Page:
About a week ago I planted some old radish seeds in a couple of short rows in the garden. Happily, they all seem to be sprouting up!
The seeds were more than a couple of years old, so I was pleasantly surprised to see the sprouts emerge from the cold ground. The seed packets of radishes were at least 4-5 years old, maybe older.
Last year the original seed packets had gotten wet, so the remaining dry seeds were placed into new envelopes and labeled. Each envelope was labeled as to type and origin, but not the year they were packed for so I can’t say for certain how many years old the seeds were.
I figured it was early enough in the growing season to be able to plant some of these seeds — even though I thought they were too old — just to see what developed. If nothing much was sprouting, I would still have time to buy other radish seeds for the garden this Spring.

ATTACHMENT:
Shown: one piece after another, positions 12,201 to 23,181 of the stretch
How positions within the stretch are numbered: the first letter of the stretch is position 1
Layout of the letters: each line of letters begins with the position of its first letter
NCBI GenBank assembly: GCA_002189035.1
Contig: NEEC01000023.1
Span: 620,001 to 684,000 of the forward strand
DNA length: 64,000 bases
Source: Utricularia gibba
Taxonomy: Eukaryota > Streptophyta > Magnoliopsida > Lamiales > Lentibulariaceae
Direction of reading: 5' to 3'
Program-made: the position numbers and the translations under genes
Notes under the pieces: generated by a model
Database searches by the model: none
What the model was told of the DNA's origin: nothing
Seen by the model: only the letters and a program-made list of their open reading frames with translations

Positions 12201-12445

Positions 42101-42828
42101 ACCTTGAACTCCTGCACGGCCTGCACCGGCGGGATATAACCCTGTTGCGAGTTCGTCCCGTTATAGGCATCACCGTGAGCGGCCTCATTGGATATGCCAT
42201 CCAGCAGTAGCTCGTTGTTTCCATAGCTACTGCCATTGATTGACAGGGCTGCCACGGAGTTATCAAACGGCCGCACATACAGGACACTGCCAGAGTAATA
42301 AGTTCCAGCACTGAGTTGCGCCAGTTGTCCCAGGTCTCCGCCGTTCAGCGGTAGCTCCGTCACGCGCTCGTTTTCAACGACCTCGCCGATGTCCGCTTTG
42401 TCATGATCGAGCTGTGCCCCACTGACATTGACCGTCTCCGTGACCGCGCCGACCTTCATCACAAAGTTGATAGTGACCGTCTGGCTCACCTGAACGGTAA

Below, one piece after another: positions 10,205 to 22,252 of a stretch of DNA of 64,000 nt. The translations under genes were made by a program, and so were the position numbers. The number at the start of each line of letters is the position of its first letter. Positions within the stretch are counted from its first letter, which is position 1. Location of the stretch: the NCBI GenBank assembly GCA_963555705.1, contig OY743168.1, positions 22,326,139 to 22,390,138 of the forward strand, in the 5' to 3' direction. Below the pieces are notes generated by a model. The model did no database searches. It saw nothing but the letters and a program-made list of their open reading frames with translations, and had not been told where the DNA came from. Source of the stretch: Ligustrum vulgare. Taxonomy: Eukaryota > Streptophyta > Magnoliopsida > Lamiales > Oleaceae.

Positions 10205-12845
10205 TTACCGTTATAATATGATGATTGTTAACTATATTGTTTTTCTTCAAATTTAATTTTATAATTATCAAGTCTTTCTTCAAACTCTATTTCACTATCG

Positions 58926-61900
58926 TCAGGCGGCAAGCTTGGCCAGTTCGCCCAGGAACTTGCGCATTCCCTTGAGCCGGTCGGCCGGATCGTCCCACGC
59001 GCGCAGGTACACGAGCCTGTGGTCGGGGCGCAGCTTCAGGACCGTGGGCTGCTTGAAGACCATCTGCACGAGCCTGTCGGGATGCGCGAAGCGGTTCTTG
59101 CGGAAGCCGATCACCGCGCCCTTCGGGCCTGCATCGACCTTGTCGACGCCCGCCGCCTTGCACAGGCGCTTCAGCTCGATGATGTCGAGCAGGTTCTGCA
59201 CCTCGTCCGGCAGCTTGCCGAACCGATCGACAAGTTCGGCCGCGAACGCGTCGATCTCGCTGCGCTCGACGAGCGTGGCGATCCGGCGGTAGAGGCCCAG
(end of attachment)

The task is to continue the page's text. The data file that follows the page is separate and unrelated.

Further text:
The fact that so many seeds germinated tells me that radish seeds can be kept more than three years.
I found this was not so with snow pea seeds. They are only good for about 2 years.
Two radish varieties were sown. The upper row in the photo below are red globe or cherry type of radish (Ferry Morse). The kind that develops into a cherry-sized bulb with a bright red outside. The “meat” inside is white.
The radish sprouts in the lower row are an icicle variety. The bulb or radish shape is not round, but rather elongate, like a carrot. These sprouts will become white icicle radishes (John Scheeper’s).
The next thing to do for the radishes is to thin them out to about two inches apart. Then, some straw or mulch will be put down to keep them moist.